The best news for existing members is their current flying terms are being protected – rates, call-outs, and daily minimums.
What’s more, they can continue to enjoy those legacy rates and rules by making additional deposits before the end of November.
Legacy rules and rates will apply to those funds until they are used or through their locks which range from 12 to 24 months.
So the big news is Wheels Up is not putting a stop to accepting new members.
NetJets, Sentient, Executive Jet Management, Flexjet, Jet Linx, and Priester Aviation have all stopped accepting new members as the industry faces a capacity crunch.
Last week NetJets said it would no longer provide immediate flight access for new share and fractional customers. They would have to wait until their tails were delivered.
Other providers have also been hitting members with caps on accepting bookings, blackout dates, and even sliding departures by as much as 24 hours.
Wheels Up new members – and old – will find its revisions, being communicated to members this evening, a breath of fresh air far as the program changes go.
The big news is that new Connect and Core members who deposit $100,000 or less will have to wait 90 days to fly.
They can join – and book flights – but future bookings must be at least 91 days out.
For Core members who deposit $200,000, they can fly immediately – but not on peak days.
For Core members who deposit $400,000, they can fly as usual.
Connect, and Core pay-as-you-go members and those Core members depositing $100,000 or $200,000 get 15 months of membership instead of 12 months.
They have access to empty legs, joining shared flights, and all member benefits right away. The only thing they can’t do is book full aircraft charters for flights in the first 90 days.
There are also price increases – the first for Wheels Up since 2019.
King Air rates now start at $5,295, plus 7.5% (from $4,695) for pay-as-you members. Light jets start at $6,495 (from $5,995), while mids go from $7,695 to $7,795.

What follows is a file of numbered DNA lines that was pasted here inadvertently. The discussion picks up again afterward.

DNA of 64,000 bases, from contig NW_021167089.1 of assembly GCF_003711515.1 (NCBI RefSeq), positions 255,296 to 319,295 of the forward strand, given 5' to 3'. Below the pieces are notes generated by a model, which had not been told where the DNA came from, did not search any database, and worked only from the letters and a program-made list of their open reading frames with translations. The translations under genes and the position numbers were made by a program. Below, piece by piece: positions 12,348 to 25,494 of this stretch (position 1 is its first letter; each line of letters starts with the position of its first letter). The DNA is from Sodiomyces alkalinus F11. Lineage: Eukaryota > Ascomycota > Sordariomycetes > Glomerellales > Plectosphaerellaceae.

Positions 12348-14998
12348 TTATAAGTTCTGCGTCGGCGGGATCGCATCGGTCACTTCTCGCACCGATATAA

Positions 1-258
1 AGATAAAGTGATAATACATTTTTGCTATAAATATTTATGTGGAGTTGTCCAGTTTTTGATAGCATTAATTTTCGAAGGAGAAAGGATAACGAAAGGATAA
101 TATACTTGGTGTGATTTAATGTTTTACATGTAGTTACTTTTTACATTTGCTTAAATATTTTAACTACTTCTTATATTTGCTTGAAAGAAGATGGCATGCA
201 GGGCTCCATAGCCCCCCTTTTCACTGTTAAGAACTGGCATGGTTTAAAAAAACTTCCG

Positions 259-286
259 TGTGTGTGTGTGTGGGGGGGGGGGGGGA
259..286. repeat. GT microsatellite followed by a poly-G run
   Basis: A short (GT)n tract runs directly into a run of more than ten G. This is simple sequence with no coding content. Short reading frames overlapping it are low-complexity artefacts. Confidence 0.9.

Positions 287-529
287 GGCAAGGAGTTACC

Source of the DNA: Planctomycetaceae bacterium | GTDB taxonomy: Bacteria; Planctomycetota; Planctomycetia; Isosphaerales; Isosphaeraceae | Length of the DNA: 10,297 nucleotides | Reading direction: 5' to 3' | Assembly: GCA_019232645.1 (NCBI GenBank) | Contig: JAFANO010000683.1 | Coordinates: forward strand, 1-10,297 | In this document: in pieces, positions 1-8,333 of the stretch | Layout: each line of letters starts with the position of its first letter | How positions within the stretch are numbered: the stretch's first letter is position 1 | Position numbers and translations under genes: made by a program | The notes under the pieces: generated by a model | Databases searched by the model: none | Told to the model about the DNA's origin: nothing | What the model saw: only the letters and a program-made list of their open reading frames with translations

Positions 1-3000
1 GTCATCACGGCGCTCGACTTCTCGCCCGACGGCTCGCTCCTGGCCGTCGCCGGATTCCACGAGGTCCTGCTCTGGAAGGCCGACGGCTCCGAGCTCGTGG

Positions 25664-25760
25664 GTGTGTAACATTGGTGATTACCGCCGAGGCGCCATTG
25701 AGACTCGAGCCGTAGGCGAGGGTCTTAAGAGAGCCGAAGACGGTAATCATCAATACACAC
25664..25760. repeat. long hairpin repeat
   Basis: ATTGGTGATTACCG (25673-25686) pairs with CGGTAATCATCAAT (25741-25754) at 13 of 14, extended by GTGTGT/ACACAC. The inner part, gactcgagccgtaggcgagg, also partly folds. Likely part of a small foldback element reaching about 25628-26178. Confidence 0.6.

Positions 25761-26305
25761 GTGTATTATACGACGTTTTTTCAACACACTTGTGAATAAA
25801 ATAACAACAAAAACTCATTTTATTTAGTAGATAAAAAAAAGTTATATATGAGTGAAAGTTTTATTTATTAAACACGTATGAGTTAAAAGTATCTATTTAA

Super mid and large cabin rates stay the same.
|Aircraft Category||Capped Hourly Rate Pay-As-You-Fly||Capped Hourly Rate $100k Fund||Capped Hourly Rate $200k Fund||Capped Hourly Rate $400k Fund|
|King Air 350i||$5,295||$4,995||$4,995||$4,995|
There are a couple of significant changes to the program. The most notable is a singular guarantee of either a light jet or a King Air turboprop if you deposit less than $200,000.
You are guaranteed one or the other. In other words, if you request a turboprop, you may be assigned a light jet – and vice versa.
If you are turboprop averse, you can reserve a midsize jet if your light jet request can’t be accommodated.
Since the King Air accommodates eight passengers and the light only guarantees six and midsize jets seven passengers if you have a group of eight passengers, you may need to move to a super mid.
Likewise, if you are averse to turboprops, you may need to go to a mid. Those are the only changes that can be viewed as negatives.
Legacy members still keep their existing terms of selecting one or the other.
Wheels Up is making no changes to peak days. Yes, you heard that right. There are no extra peak days, and at $400,000, there are just 10 peak days. With a $200,000 deposit, there are only 20 days.
There is a matrix similar to the existing program in the new program – which goes into effect on Dec. 1. Based on cabin category and deposit, non-peak call-outs range from 48 to 72 hours.
There are changes. They will be updated by tomorrow in our comparisons for paid subscribers. Frankly, they are not significant.
However, there are incentives for making deposits if you are doing shorter flights. Minimums are going up in a number of cases.
While not contractual, Wheels Up is continuing to offer its $29,950, plus FET rate cap on super mids between Atlantic Coast states and Western states with seven days’ notice.
Wheels Up’s sales head Ken Napolitano tells Private Jet Card Comparisons the decision to protect existing members and give them the opportunity to lock in their current terms with additional funds is designed to maintain loyalty.
Of course, the challenge for Wheels Up and the entire industry is to minimize delays and improve communications with customers.